How does God become and remain real for modern evangelicals? How are rational, sensible people of faith able to experience the presence of a powerful yet invisible being and sustain that belief in an environment of overwhelming skepticism? T. M. Luhrmann, an anthropologist trained in psychology and the acclaimed author of Of Two Minds, explores the extraordinary process that leads some believers to a place where God is profoundly real and his voice can be heard amid the clutter of everyday thoughts.
While attending services and various small group meetings at her local branch of the Vineyard, an evangelical church with hundreds of congregations across the country, Luhrmann sought to understand how some members were able to communicate with God, not just through one-sided prayers but with discernable feedback. Some saw visions, while others claimed to hear the voice of God himself. For these congregants and many other Christians, God was intensely alive. After holding a series of honest, personal interviews with Vineyard members who claimed to have had isolated or ongoing supernatural experiences with God, Luhrmann hypothesized that the practice of prayer could train a person to hear God’s voice—to use one’s mind differently and focus on God’s voice until it became clear. A subsequent experiment conducted between people who were and weren’t practiced in prayer further illuminated her conclusion. For those who have trained themselves to concentrate on their inner experiences, God is experienced in the brain as an actual social relationship: his voice was identified, and that identification was trusted and regarded as real and interactive.
Astute, deeply intelligent, and sensitive, When God Talks Back is a remarkable approach to the intersection of religion, psychology, and science, and the effect it has on the daily practices of the faithful.
Psychological anthropologist Luhrmann (Of Two Minds) offers an extended case study examining how believers come to have faith in an active, present God despite secular pressures in contemporary America. Drawing on extensive interviews and personal experience among Vineyard Movement members, Luhrmann focuses on the use of prayer among charismatic evangelical Christians. Her work combines personal narratives and excerpts from bestselling evangelical how-to guides with theories and data from psychology. While maintaining a stance both sympathetic to the evangelical position and scientifically rigorous, these different modes of writing do not always mesh well. For instance, the largely narrative mode gives way in the middle to an extended description of methods and data from her psychological research. In addition, Luhrmann opens and closes with a brief sketch of the history and politics of the evangelical movement, although her focus is on personal belief, not the political engagement of evangelicals. Such material partially distracts from the clear, extensive view into the prayer life and interior world of evangelicals. Luhrmann's intended audience is skeptics attempting to understand the evangelical approach to God. Her work will also appeal to believers curious about psychological research on prayer.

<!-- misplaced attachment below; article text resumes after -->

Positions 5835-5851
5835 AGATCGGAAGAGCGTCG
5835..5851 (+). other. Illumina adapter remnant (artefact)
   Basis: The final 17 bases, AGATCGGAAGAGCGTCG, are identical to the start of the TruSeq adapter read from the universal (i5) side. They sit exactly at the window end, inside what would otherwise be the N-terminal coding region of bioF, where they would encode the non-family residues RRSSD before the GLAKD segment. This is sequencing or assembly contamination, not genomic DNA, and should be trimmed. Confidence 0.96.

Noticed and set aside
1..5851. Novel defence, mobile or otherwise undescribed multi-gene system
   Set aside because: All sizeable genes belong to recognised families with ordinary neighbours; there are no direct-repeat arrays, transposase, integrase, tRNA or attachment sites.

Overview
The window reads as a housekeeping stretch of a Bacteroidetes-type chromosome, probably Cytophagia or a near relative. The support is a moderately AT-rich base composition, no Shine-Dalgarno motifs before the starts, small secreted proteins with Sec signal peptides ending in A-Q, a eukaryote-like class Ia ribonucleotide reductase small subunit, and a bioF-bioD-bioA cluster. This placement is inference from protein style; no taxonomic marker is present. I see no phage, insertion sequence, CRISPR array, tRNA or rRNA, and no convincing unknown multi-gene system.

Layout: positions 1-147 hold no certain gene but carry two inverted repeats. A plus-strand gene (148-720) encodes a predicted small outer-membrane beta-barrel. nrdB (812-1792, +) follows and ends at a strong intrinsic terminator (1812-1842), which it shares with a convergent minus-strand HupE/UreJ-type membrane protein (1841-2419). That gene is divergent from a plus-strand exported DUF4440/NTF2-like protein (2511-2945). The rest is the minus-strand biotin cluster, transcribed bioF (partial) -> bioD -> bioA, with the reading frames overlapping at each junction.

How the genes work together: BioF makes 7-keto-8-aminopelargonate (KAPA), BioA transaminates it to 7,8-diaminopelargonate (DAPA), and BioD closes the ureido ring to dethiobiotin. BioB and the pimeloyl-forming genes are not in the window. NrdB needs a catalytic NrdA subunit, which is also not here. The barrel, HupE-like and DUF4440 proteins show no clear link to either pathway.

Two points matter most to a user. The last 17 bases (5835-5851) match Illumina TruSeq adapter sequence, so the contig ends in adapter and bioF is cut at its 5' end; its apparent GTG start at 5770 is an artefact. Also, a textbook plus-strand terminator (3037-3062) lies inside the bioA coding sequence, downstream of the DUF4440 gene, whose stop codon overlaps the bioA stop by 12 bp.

Customer ReviewsSee All
A lot of what Luhrmann says rings true for me as I look back on my days as an Evangelical Christian. I'm only on chapter 4 but I remember reading a lot of the books she references, and hearing in sermons many of the things she describes. The chapter on learning to "hear" gods voice and the one on god as an "imaginary friend" were especially interesting.
One complaint about the digital book itself though. For some reason the last page of each chapter is identical to the page before it, so the last page of each chapter is missing! Is there anyway you could fix this? Thanks!